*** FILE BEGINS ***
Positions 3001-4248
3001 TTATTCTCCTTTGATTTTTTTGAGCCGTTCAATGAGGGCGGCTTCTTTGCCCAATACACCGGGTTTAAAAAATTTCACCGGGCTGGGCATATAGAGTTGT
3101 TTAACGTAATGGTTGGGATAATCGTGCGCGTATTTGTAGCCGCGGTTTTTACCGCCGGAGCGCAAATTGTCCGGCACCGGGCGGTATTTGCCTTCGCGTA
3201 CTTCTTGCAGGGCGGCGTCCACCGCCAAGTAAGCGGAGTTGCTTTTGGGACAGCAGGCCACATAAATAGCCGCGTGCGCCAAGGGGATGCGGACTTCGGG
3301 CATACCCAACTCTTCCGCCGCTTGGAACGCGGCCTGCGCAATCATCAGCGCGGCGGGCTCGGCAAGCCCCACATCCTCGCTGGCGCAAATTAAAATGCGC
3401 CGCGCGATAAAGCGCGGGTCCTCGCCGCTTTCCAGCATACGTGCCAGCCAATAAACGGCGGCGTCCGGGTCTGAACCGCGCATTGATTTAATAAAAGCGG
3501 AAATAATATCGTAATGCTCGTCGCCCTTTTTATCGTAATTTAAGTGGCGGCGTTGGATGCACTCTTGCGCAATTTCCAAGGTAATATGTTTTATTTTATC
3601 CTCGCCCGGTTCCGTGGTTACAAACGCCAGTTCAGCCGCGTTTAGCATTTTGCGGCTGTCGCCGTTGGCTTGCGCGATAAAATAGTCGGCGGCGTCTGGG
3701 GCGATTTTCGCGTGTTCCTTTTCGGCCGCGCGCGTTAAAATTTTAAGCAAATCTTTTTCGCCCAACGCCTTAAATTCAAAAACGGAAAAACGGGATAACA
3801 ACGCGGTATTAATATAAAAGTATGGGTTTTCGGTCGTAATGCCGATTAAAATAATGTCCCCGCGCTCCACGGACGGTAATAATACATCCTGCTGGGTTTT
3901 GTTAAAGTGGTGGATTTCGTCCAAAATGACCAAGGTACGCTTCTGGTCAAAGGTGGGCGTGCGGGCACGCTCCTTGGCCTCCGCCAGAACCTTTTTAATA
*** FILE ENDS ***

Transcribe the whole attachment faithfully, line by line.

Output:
Positions 3001-4248
3001 TTATTCTCCTTTGATTTTTTTGAGCCGTTCAATGAGGGCGGCTTCTTTGCCCAATACACCGGGTTTAAAAAATTTCACCGGGCTGGGCATATAGAGTTGT
3101 TTAACGTAATGGTTGGGATAATCGTGCGCGTATTTGTAGCCGCGGTTTTTACCGCCGGAGCGCAAATTGTCCGGCACCGGGCGGTATTTGCCTTCGCGTA
3201 CTTCTTGCAGGGCGGCGTCCACCGCCAAGTAAGCGGAGTTGCTTTTGGGACAGCAGGCCACATAAATAGCCGCGTGCGCCAAGGGGATGCGGACTTCGGG
3301 CATACCCAACTCTTCCGCCGCTTGGAACGCGGCCTGCGCAATCATCAGCGCGGCGGGCTCGGCAAGCCCCACATCCTCGCTGGCGCAAATTAAAATGCGC
3401 CGCGCGATAAAGCGCGGGTCCTCGCCGCTTTCCAGCATACGTGCCAGCCAATAAACGGCGGCGTCCGGGTCTGAACCGCGCATTGATTTAATAAAAGCGG
3501 AAATAATATCGTAATGCTCGTCGCCCTTTTTATCGTAATTTAAGTGGCGGCGTTGGATGCACTCTTGCGCAATTTCCAAGGTAATATGTTTTATTTTATC
3601 CTCGCCCGGTTCCGTGGTTACAAACGCCAGTTCAGCCGCGTTTAGCATTTTGCGGCTGTCGCCGTTGGCTTGCGCGATAAAATAGTCGGCGGCGTCTGGG
3701 GCGATTTTCGCGTGTTCCTTTTCGGCCGCGCGCGTTAAAATTTTAAGCAAATCTTTTTCGCCCAACGCCTTAAATTCAAAAACGGAAAAACGGGATAACA
3801 ACGCGGTATTAATATAAAAGTATGGGTTTTCGGTCGTAATGCCGATTAAAATAATGTCCCCGCGCTCCACGGACGGTAATAATACATCCTGCTGGGTTTT
3901 GTTAAAGTGGTGGATTTCGTCCAAAATGACCAAGGTACGCTTCTGGTCAAAGGTGGGCGTGCGGGCACGCTCCTTGGCCTCCGCCAGAACCTTTTTAATA